Sig Sauer MCX Spear Review: Best New Battle Rifle?

Sig Sauer recently released a new battle rifle from their MCX lineup that has just signed up for service with the U.S. Army under the designation XM7.

Set to replace the M4 carbine, the rifle has some big shoes to fill.

Thankfully, Sig created a civilian version of this new hotness and named it the MCX Spear. We got our hands on one and took it out to the range to test it out.

While our trials were nowhere near as exhaustive as the military’s, we got a good idea of how this new rifle will perform for our soldiers.

So keep reading as we walk through the specs, features, pros and cons, as well as how it did on the range.

Table of Contents


Sig MCX Spear Review at a Glance


  • Fully ambidextrous
  • Large caliber
  • Familiar controls


The Bottom Line

Although the cost of admission is fairly steep by comparison, there really aren’t many rifles like the MCX Spear. This feature-rich rifle is accurate, reliable, and packs a punch.


at GrabAGun

Prices accurate at time of writing

Prices accurate at time of writing

MCX Spear Specs & Features


  • Caliber: 7.62×51
  • Action: Semi-automatic
  • Width: 2.5”
  • Length: 38.3”
  • Barrel Length: 16”
  • Height: 8”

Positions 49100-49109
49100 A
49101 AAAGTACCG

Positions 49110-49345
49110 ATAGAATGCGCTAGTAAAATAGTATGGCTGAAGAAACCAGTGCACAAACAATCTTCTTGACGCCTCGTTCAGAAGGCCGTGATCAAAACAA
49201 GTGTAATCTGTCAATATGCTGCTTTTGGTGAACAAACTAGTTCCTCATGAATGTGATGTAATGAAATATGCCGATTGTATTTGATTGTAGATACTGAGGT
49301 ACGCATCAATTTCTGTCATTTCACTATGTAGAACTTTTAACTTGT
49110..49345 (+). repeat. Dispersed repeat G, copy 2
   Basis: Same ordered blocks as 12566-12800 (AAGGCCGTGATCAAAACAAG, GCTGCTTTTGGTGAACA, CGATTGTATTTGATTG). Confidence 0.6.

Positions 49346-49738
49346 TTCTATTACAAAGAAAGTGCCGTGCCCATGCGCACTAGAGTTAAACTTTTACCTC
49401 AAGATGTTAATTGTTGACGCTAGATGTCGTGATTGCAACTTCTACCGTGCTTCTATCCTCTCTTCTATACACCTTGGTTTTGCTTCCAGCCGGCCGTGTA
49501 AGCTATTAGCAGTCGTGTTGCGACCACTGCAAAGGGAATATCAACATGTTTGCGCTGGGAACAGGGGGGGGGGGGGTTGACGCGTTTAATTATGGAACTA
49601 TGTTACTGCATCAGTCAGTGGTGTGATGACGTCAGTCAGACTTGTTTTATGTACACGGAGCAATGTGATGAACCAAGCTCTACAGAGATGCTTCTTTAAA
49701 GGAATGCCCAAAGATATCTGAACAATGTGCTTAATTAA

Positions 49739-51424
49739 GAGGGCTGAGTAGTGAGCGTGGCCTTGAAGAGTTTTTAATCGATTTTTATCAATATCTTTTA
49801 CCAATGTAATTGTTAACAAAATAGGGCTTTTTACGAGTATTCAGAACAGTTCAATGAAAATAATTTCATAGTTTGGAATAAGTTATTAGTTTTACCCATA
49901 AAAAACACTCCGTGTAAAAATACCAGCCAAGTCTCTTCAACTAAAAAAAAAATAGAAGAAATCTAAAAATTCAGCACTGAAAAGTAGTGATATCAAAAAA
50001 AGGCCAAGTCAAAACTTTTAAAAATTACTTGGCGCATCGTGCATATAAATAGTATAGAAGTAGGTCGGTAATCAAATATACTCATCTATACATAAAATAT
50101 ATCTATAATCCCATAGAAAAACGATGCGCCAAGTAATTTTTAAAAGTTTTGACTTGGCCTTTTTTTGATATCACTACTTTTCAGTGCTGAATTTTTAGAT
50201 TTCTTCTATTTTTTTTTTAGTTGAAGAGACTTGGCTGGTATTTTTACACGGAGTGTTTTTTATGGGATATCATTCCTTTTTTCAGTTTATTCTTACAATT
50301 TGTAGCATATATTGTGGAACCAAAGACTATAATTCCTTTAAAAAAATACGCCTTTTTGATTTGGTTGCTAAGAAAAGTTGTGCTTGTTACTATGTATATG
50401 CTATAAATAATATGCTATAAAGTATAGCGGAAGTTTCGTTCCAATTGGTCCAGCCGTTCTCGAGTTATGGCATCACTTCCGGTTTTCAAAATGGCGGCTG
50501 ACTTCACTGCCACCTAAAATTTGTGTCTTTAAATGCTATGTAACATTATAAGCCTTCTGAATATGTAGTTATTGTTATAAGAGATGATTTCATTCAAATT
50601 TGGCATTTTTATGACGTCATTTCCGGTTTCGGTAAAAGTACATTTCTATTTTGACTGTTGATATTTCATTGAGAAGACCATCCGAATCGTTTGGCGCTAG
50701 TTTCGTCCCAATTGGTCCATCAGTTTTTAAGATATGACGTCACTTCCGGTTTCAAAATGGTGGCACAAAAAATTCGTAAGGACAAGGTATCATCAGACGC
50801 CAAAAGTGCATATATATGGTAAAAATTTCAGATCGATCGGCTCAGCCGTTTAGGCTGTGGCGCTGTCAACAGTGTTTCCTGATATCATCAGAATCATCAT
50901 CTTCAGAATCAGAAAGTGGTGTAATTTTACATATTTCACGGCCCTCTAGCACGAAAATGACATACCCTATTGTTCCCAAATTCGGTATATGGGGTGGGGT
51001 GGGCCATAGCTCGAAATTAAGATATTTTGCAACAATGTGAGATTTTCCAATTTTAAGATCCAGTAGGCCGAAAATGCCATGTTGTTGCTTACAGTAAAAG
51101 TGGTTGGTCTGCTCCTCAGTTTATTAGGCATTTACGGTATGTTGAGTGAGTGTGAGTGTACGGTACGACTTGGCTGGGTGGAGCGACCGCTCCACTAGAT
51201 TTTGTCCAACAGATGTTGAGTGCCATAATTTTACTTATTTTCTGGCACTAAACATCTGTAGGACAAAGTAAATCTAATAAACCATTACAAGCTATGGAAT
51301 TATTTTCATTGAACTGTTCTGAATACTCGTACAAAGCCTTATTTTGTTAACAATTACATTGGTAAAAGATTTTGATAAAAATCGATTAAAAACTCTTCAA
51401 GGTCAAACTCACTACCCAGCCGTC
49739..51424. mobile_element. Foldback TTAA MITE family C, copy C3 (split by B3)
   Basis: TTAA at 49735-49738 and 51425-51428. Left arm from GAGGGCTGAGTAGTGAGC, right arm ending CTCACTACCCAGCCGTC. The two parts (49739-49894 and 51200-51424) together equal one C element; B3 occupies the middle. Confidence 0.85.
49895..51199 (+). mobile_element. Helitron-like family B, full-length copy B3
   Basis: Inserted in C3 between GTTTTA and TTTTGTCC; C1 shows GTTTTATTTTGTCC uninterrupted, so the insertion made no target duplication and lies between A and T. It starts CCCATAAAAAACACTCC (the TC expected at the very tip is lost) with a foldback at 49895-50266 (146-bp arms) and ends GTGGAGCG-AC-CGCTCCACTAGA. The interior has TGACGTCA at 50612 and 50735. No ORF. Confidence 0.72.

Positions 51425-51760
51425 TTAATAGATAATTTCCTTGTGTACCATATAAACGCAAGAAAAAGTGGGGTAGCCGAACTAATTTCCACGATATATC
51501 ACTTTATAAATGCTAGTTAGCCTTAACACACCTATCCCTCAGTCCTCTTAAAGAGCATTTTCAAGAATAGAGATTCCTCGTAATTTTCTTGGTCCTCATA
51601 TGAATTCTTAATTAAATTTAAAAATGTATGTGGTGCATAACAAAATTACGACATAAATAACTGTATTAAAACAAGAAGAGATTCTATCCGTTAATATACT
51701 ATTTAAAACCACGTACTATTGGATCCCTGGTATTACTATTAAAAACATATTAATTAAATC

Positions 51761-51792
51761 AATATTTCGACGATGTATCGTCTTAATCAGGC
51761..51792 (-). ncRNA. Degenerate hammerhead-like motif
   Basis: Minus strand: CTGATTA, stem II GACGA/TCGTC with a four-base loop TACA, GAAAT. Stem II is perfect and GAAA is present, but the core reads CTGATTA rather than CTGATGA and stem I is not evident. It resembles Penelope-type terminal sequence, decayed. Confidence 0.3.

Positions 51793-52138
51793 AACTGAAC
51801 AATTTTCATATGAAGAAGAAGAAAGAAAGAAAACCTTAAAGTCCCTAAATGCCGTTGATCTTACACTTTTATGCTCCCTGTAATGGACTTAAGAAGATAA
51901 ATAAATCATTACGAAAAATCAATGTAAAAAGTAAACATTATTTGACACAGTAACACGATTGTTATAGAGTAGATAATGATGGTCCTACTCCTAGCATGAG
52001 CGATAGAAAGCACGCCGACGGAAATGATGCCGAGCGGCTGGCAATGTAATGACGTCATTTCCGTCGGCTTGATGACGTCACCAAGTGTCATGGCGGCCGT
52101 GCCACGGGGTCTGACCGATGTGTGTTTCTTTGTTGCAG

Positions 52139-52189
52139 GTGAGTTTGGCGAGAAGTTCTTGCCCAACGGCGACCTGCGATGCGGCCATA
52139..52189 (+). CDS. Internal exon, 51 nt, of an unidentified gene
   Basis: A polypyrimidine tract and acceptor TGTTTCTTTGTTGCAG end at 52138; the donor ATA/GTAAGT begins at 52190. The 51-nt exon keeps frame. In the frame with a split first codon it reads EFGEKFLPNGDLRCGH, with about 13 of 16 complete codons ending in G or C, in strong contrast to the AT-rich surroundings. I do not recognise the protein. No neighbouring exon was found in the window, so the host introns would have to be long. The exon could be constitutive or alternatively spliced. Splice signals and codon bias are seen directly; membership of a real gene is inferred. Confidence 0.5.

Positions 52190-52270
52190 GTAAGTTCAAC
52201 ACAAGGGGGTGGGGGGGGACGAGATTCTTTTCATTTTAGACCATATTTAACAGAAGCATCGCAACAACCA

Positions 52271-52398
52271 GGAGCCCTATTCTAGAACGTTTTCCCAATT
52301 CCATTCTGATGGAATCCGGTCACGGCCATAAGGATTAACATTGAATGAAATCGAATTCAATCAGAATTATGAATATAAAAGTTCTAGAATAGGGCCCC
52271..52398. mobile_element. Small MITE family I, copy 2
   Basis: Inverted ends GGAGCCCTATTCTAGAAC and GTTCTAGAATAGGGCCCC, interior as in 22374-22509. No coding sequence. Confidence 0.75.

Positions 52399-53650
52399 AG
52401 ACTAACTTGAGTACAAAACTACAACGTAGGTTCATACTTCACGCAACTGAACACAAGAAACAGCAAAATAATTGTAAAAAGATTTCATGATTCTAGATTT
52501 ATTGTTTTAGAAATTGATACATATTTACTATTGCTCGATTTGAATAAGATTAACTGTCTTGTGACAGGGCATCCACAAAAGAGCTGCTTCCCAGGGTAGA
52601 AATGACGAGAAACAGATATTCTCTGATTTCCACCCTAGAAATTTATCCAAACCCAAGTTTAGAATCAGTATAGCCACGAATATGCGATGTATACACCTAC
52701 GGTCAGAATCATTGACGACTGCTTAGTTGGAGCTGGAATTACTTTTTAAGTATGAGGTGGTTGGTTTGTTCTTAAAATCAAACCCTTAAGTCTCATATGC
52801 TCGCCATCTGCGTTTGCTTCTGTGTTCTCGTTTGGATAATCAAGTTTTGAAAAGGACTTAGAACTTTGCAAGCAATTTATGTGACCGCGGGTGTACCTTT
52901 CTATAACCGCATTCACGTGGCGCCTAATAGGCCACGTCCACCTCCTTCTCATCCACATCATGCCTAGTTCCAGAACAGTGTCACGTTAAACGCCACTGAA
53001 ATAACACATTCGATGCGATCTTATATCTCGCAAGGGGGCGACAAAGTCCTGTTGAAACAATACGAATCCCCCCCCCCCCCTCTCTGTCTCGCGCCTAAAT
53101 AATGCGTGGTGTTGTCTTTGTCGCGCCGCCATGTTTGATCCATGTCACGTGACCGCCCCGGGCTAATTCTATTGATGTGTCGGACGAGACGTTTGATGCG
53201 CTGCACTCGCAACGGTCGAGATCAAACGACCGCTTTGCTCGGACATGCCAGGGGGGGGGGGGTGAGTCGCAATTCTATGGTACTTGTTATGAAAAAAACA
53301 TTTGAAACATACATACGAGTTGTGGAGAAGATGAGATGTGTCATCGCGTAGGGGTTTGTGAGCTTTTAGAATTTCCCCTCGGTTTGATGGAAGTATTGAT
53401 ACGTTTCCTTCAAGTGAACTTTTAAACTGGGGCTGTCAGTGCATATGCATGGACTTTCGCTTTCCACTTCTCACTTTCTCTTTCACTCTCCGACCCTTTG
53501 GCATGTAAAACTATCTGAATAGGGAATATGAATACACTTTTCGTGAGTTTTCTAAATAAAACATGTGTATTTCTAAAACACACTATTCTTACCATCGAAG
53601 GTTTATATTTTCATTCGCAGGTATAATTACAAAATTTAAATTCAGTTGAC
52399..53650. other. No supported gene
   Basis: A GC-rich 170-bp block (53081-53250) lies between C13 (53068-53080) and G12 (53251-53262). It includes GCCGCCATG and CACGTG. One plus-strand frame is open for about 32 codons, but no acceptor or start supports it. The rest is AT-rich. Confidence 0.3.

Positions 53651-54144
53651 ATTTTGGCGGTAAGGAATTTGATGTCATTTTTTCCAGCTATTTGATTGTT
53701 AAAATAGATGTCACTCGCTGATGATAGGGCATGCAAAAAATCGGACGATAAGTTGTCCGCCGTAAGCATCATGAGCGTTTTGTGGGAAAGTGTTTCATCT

• Weight: 9.2 lbs.
  • Capacity: 20+1
  • Comes with: Cardboard box, 20-round magazine


  • Adjustable gas system
  • Non-reciprocating side charging handle
  • Caliber convertible

Source: Sig Sauer MCX Spear

SIG Sauer MCX Spear prone shoot

MCX Spear Background

In an effort to replace the M4 carbine, the U.S. Army launched its Next Generation Squad Weapon Program in 2019.

Sig Sauer threw their hat in the ring with the XM5.

This moniker was later dropped in favor of the XM7 since Colt had already claimed the M5 as the improved version of the M4.

The U.S. Army awarded a 10-year contract to Sig in 2022.

One of the key features the Army was looking for was the ability to defeat body armor, and the XM7, chambered in larger calibers, can do just that. The MCX Spear we tested is the civilian version of the XM7.

Who Is the MCX Spear For?

The XM7 will only be available to those willing to sign up with Uncle Sam but the MCX Spear is within reach to anyone willing to drop the coin.

Currently available in 7.62x51mm with 6.5 Creedmoor and .277 Fury soon being available, the Spear is a true battle rifle.

SIG Sauer MCX Spear reload

This rifle is a bit much for home defense unless you live in a wooded area or in rural environments with a lot of offset from neighbors.

Anyone wanting a feature-packed battle rifle, or desiring something very similar to what is issued to U.S. soldiers, will appreciate the Spear.

Fit & Feel

Visually, the Spear has much in common with an M4 though it is beefier. With the Tango6T mounted, this rifle tips the scales around 11 pounds.


at OpticsPlanet

Prices accurate at time of writing

Prices accurate at time of writing

From stem to stern, the rifle is various shades of tan, FDE, or bronze, but the finish seems durable. The overall aesthetic is sturdy and utilitarian.

SIG Sauer MCX Spear rail

QD points grace the rail and rear of the receiver, but there are sling slots in the receiver and end of the butt stock as well. M-LOK slots can be found on the 3, 6, and 9 positions on the rail, which was mounted securely to the receiver.

Lockup between the upper and lower was solid. The folding stock worked well, and the range of length of pull adjustment (six positions) was impressive.